Without legal recognition as a married couple, gay partners do not receive the same benefits heterosexuals do. For example, gay couples do not have the legal right to inherit property without a will, they do not have right to support or child support if they separate and they do not have the right to sue for wrongful death. Additionally, most gay couples have no medical rights or family leave benefits, unless provided privately by the employer and no federal tax rights associated with their relationship.
Only one state, the Commonwealth of Massachusetts (June 2006), recognizes same-sex marriage. Five countries, The Netherlands, Belgium, Canada, Spain, and South Africa also recognize same sex marriages.
As of April 2007 California, Connecticut, the District of Columbia, Hawaii, Maine, New Jersey, and Vermont recognize same-sex unions and provide comparable legal status to persons in a civil marriage through domestic partnerships, civil unions, or reciprocal beneficiary laws. Currently, the countries of Croatia, Denmark, Finland, France, Germany, Hungary, Iceland, Israel, Luxembourg, New Zealand, Norway, Portugal, Slovenia, Sweden, Switzerland, and the United Kingdom recognize same-sex relationships through domestic partnership, civil union, or other laws. The rights available to same-sex couples in each country vary.
Many US states have adopted constitutional amendments that specifically prohibit the recognition of same-sex marriages, limiting civil marriage to a legal relationship between a man and a woman. Additionally, most states have statutes that limit the definition of marriage to two persons of the opposite sex. On May 18, 2006, the Republican members of the Senate Judiciary Committee voted on the Federal Marriage Amendment, a proposed Constitutional amendment that would prohibit states from recognizing same-sex marriages. The measure passed by a party line vote. The measure was debated by the full United States Senate and defeated in a 49-48 vote on June 7, 2006.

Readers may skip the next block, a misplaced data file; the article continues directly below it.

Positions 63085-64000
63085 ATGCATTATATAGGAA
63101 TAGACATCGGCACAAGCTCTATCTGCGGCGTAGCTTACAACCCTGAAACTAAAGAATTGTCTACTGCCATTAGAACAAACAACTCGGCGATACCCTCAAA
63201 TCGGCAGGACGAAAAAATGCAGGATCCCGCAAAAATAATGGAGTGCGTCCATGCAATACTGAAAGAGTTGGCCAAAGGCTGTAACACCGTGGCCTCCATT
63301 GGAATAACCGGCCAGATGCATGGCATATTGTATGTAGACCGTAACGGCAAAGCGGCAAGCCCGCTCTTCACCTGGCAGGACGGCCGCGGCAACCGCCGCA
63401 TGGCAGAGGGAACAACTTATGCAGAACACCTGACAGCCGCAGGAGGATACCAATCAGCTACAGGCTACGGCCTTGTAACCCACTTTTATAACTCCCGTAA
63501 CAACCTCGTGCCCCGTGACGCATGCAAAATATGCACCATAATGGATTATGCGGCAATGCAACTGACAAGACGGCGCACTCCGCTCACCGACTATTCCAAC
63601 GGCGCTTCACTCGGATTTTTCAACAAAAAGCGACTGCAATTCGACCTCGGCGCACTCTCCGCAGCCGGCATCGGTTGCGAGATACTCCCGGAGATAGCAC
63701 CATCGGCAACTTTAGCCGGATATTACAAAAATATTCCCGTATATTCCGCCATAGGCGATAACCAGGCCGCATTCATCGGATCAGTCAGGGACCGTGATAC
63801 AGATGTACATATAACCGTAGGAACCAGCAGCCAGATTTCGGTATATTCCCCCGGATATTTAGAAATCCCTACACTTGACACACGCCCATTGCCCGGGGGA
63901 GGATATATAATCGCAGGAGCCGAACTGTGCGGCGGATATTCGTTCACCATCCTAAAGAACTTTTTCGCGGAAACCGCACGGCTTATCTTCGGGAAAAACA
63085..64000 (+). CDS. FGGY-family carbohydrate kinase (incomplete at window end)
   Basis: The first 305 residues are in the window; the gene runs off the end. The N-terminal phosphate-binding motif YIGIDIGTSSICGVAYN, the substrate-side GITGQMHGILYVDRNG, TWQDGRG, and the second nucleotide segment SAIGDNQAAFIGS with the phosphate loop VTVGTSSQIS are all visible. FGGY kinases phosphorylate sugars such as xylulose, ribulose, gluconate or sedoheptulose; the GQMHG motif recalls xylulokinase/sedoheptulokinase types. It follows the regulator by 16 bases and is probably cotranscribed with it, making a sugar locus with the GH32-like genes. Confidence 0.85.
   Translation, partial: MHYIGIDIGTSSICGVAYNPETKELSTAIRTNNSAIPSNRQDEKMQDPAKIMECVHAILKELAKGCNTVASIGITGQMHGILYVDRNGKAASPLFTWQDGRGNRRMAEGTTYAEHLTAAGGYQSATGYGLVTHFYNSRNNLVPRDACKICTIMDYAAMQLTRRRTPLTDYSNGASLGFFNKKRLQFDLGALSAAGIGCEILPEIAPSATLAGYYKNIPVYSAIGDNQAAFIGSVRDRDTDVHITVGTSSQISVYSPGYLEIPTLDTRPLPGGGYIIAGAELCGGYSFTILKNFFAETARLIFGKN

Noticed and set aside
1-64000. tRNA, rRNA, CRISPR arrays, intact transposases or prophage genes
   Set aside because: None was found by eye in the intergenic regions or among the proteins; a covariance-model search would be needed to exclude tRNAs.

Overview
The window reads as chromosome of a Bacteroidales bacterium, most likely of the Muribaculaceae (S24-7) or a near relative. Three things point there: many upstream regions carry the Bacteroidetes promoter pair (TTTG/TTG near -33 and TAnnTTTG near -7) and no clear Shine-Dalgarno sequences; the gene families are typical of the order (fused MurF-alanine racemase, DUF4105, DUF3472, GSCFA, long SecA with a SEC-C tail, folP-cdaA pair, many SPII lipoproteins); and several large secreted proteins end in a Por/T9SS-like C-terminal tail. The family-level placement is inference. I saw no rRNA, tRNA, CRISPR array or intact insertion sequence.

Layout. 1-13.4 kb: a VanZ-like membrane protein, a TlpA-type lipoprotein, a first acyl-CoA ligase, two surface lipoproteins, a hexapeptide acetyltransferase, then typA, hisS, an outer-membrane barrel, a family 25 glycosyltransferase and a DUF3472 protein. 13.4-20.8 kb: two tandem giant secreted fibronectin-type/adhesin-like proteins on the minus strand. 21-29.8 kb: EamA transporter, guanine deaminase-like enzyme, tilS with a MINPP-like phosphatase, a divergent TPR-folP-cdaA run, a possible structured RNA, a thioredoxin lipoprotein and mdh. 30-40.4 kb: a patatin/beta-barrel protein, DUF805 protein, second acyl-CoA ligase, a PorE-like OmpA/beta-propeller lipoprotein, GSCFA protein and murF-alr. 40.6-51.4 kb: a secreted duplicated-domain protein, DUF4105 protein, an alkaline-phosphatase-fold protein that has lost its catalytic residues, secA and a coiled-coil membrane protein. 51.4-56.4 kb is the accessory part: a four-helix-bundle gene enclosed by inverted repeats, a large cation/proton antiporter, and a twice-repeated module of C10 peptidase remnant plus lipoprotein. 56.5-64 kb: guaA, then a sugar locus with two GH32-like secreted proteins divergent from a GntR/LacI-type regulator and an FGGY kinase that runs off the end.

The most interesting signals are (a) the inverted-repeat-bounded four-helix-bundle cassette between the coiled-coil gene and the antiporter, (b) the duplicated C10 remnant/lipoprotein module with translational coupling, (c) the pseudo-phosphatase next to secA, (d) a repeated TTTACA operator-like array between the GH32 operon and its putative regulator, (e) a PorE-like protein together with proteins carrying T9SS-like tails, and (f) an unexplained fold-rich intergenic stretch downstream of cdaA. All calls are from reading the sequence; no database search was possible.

Premarital and Cohabitation Agreements
A cohabitation agreement between two people will be recognized and enforced by a court regardless of the sex of the parties, if no other elements render the agreement invalid.
Although not very romantic, premarital agreements, often called prenuptial or antenuptial agreements, are an effective tool for defining the legal relationship between two people about to be married, or even simply living together. The process of creating the agreement can clarify each person's expectations, as well as any assumptions or potential misunderstandings. Often, if one of the spouses enters the marriage with significant property or assets a premarital agreement can protect that property from being considered marital property by the courts in the event of a divorce. The intent of the agreement is to create a framework for handling money and property issues during the marriage and how to divide property if the relationship ends.
Each state has its own laws about what can be included in a premarital agreement. Most states will not uphold agreements about child support and will not uphold an agreement that was created fraudulently or unfairly. For example, some courts may consider requesting a spouse to sign an agreement five minutes before the wedding unfair.
Getting married is one of the most significant events in a person's lifetime. For the individuals it is a reflection of an emotional commitment, but marriage also establishes an important legal relationship. Understanding your rights, obligations, and status as a married individuals will help you fully appreciate the step you are taking. Consult with an experienced family law attorney at Kathleen M. Newman + Associates, P.A. in Minneapolis, MN, to decide if you a premarital agreement is right for you.